The Volunteer and Service-Learning Center’s annual Hunger Banquet, held in February, will educate university students and community members on local, national and global poverty.


According to the 2010 Census, 11.4 percent of Utah’s population lives below the poverty line. Utah County was at 12.8 percent, putting it in the top 10 most impoverished counties in the state. The continued flailing economy has only increased the percentage over the last three years to a calculated 13.5 percent in Utah County alone.


“A lot of us don’t realize what is happening here in Utah County,” said Elizabeth Jarema of the Service Council. “Poverty and hunger is always portrayed with dark skin, emaciated bodies in far away places. We don’t see hunger as an issue in our community, but it is.”

Screen Shot 2013-01-27 at 1.21.43 PM


Utah has one of the highest percentages of children living in high-poverty areas in the United States. Since 2000 it has grown 80 percent in comparison to the 25 percent increase in the country. The Hunger Banquet will provide insight not only into the problem of poverty, but to the solutions available.


“The Hunger Banquet provides participants with an excellent opportunity to become better educated about poverty issues in our area so that they can become part of the solution,” said Laura Christopherson, program coordinator for UVU’s Volunteer and Service-Learning Center.


The event is designed to give participants the opportunity to see, experience and learn from the ever-growing divide between the wealthy and the impoverished.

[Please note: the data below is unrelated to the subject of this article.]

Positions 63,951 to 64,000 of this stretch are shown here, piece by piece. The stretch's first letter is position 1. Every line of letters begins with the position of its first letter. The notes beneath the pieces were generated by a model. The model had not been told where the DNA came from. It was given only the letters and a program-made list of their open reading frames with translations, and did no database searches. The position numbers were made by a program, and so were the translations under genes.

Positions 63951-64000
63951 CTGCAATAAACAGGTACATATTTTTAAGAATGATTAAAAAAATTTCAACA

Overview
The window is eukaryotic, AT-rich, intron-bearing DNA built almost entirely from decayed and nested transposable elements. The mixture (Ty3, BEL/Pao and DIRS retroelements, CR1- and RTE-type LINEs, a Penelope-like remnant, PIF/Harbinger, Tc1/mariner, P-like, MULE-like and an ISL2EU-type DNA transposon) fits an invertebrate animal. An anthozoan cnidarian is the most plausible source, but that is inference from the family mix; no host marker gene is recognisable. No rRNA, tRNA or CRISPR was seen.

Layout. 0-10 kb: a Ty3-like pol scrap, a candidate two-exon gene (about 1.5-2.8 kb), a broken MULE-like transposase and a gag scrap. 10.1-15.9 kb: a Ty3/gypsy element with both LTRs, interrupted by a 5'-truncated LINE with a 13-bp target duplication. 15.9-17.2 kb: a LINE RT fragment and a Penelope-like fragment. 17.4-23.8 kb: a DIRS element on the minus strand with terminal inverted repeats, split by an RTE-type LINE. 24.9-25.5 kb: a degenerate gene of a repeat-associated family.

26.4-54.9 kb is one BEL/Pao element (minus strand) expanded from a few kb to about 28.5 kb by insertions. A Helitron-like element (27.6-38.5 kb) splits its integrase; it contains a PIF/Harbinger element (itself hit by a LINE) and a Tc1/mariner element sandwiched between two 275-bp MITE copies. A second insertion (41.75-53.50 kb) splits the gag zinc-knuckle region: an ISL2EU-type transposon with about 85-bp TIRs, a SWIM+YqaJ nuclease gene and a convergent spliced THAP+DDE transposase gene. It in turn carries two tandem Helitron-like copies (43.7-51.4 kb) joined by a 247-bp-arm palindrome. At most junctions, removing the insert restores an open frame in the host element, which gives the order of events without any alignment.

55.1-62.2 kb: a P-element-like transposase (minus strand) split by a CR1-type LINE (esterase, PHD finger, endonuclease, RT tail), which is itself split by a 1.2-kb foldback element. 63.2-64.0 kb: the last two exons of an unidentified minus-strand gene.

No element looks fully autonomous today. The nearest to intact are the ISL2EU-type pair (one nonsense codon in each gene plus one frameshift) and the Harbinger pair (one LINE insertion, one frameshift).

“Our vision for the event is that people will come, listen, experience and be moved to think about what changes they can make to help,” Jarema said.


In the past the banquet has drawn around 200 participants, who were randomly assigned an economic status upon arrival. That status would then determine their meal experience.


The upper class would be served a four-course meal on fine linen with silverware to match the dining experience of the financial elite. The participants assigned to the middle class were served pizza and soda to mimic the diet of an average middle-income family. Those assigned the lowest class were asked to eat rice and beans on the floor. The percentage of high, middle and lower class tickets reflect the percentages of those socioeconomic classes in the United States.


“We are planning to continue with the tradition of the three classes of meals,” Jarema said. “It really shows people the seriousness of the problem when they can see the differences.”


The Hunger Banquet will be held Feb. 21 from 6:30 to 8:30 p.m. in the Grand Ballroom. Tickets will be available in early February.